The media have been gorging themselves on COP26 all this week despite the obvious, which is that as ever with conferences of this kind, there will be lots of hot air and promises and very little action will follow.
I’m in danger of coming over all Greta Thunberg but she’s right that talk is cheap. When neither China, India nor Russia are taking global warming half as seriously as we are, one has to ask what on earth the government was expecting. The likely outcome is that we will make commitments that are mindbogglingly expensive and if they are implemented will inevitably result in higher taxes and a higher cost of living.
Nobody seriously doubts that global warming is happening. If any doubts remain, the way our weather patterns across the world are changing should surely remove them. Countries like the Maldives and the Marshall Islands really are going to disappear by the end of the century along with Vanuatu, Tuvalu and the Solomon Islands, and countries like Bangladesh have to face losing land on which close to a billion people currently eke out an existence.
Nor is this a third-world problem. Cities in the developed world, such as Venice, Miami, Jakarta, Bangkok and Rotterdam, are hugely at risk and of course here in the UK, the current Thames barrier is rapidly becoming inadequate while thousands of acres around our coasts are disappearing in front of our eyes.
Banning gas boilers by as early as 2025 looks plain daft and lousy value for money
Extremes of weather will cause urban flooding, forest fires, massive damage to transport networks and so on. Whether all this change is man-made is frankly irrelevant. It may all be down to the industrial revolution or part of centuries-old natural change. What matters now is what steps we can take to mitigate the damage consistent with what we can afford in both the near and long term.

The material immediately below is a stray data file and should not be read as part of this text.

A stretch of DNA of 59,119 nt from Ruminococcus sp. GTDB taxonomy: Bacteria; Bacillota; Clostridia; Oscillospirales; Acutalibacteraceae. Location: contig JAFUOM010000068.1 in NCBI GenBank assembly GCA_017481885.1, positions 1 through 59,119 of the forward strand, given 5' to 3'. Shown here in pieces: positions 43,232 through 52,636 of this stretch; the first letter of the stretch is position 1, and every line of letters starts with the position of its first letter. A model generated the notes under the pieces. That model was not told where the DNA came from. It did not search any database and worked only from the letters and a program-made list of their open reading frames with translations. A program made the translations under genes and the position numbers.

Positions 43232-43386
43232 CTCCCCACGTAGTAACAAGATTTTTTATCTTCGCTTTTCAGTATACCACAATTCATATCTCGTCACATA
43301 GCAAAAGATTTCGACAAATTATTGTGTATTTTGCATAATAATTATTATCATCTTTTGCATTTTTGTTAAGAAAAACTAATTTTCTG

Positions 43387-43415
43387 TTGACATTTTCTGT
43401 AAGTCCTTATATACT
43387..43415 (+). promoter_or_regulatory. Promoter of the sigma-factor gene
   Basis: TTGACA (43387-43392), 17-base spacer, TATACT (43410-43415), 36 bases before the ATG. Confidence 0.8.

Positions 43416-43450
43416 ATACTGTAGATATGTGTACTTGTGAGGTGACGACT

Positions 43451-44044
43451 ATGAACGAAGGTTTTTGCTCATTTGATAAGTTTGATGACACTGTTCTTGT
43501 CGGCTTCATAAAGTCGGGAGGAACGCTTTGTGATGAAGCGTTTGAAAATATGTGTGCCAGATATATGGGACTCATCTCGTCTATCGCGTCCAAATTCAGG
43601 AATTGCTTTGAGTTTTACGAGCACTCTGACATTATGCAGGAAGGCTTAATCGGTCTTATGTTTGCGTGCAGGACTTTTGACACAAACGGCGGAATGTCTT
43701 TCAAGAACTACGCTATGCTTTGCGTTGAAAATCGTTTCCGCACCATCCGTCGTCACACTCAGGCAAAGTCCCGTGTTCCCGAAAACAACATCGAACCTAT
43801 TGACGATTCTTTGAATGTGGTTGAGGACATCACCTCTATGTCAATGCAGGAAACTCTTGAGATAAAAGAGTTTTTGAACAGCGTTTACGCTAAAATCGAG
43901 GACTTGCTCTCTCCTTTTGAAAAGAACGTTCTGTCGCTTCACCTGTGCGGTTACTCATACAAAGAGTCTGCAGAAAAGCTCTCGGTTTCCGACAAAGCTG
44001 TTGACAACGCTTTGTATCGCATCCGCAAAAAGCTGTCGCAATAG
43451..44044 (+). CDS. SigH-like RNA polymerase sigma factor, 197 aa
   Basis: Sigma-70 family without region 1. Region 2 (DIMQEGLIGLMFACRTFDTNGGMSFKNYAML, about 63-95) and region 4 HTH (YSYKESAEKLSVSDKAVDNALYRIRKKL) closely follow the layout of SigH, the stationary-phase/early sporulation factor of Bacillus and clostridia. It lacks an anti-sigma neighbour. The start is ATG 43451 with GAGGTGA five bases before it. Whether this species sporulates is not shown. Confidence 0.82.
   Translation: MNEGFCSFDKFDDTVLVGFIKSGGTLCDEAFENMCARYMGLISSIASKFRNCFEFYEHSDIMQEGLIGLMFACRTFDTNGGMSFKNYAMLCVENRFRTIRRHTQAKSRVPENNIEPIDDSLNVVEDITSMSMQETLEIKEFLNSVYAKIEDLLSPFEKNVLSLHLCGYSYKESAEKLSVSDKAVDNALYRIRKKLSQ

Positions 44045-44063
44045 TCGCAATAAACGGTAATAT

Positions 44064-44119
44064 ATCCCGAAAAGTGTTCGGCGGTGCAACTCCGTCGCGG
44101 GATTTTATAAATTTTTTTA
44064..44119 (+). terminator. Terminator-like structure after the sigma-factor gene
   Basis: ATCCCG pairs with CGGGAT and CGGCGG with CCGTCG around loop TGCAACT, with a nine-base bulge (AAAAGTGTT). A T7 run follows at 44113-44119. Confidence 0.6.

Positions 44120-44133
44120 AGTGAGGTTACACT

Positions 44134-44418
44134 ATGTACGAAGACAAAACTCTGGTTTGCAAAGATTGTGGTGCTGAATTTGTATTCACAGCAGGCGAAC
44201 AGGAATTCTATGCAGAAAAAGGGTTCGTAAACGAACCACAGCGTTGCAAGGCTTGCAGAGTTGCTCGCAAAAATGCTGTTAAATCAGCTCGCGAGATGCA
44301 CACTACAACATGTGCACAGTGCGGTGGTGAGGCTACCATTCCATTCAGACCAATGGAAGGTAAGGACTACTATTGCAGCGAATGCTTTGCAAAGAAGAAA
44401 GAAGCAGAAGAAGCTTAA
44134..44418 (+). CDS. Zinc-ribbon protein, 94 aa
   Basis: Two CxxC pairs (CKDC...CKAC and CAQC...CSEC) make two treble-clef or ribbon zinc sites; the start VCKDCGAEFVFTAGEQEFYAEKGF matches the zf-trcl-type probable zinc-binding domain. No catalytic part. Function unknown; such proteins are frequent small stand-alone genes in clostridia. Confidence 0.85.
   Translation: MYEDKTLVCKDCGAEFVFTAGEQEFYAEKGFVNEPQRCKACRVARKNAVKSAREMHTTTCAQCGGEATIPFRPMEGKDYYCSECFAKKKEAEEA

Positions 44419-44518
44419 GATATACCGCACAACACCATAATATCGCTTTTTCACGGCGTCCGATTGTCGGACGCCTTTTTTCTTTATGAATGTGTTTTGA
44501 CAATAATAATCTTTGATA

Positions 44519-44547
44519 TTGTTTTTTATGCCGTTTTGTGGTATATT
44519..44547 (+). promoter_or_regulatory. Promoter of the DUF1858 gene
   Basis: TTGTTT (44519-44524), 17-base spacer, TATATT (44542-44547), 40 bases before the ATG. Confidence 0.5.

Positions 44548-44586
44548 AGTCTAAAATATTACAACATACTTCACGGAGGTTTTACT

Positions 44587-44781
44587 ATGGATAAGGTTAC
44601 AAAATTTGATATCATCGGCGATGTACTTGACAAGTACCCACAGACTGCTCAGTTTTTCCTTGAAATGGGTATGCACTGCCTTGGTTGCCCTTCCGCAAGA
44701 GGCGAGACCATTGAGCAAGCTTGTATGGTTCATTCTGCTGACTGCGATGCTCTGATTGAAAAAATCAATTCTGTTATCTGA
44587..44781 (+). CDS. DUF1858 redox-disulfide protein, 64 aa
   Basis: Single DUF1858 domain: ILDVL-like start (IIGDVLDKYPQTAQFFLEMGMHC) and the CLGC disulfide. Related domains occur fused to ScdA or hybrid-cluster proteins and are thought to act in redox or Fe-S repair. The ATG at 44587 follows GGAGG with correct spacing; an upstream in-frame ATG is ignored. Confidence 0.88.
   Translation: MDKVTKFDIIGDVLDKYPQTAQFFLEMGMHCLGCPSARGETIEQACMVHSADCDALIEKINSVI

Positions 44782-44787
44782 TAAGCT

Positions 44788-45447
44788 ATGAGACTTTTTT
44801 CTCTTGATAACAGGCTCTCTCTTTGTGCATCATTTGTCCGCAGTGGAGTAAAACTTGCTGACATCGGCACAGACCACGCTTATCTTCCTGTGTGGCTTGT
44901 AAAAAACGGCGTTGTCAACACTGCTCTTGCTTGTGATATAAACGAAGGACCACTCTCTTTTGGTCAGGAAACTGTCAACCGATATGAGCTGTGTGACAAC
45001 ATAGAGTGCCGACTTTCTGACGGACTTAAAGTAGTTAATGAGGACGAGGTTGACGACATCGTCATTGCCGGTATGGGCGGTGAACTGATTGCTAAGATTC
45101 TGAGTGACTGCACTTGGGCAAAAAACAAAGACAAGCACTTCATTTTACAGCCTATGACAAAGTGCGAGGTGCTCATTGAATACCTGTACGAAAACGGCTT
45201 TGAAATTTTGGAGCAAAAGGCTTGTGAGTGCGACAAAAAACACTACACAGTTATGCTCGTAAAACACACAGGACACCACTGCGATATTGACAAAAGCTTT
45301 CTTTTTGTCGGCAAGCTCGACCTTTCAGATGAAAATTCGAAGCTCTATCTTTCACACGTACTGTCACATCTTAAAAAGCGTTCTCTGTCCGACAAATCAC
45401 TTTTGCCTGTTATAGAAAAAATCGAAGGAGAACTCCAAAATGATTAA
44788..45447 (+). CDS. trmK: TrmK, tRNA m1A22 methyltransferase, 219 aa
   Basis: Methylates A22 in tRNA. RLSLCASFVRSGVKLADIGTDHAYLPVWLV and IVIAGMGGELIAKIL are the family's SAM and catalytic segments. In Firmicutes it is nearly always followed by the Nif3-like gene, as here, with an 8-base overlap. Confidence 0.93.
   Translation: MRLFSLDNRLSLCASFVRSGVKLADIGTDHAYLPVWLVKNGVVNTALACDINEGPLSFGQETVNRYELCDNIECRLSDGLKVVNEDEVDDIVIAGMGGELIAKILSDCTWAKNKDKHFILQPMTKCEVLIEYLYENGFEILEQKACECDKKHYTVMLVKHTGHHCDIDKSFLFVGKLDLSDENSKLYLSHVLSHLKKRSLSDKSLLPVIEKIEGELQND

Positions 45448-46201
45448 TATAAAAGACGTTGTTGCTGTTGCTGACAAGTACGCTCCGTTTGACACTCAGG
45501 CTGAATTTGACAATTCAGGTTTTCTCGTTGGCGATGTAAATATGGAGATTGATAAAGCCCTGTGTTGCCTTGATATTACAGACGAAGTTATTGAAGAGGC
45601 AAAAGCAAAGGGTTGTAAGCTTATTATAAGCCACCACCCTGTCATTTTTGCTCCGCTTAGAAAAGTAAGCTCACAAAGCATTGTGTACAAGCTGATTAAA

There is lots we can do that is sensible and tolerably affordable to lower the Earth’s temperature as much as possible to pre-industrial levels. We will drive cleaner, almost certainly electric cars. Our trucks, refuse vehicles and heavy plant will use hydrogen because batteries are too heavy. Aviation will move to green hydrogen. New homes will use solar tiles; all homes will be better insulated and built closer to Passivhaus standard. All very sensible. Banning gas boilers by as early as 2025, however, looks plain daft and lousy value for money.
On closer inspection, air and ground-source heat pumps have little to commend them and again have very questionable cost-benefit analyses. We need more nuclear power, which all three major political parties support, and we should be investing in nuclear fusion as the real answer to limitless energy.
While we’re at it we should overturn the ludicrous ban on fracking, which has the potential in the UK to deliver millions of litres of gas, rather than paying to import it from Russia and thus put us at the mercy of its capricious dictator. We should also allow the development of the Cumbria mine because it will produce coking coal, which we need to make steel. If we don’t, we will buy our coking coal from Poland. Go figure.
And we should be much more serious about carbon capture and either use or storage. We keep hearing about this technology but have little by way of practical examples to go on.
The tension in the current government between traditional low-tax, low-spend Tories represented by chancellor Sunak and the Johnsonites whose new paradigm rejects austerity and believes in higher spending even if accompanied by higher taxes is very real. Top of the list of disputes is the current attitude in No 10 toward climate change.
But isn’t it obvious that we should simply do what is affordable, straightforward and effective? Not to do so now, this day, would be the real betrayal of those future generations who will have to live with the consequences.
Steve Norris is chairman of Soho Estates and Future-Built
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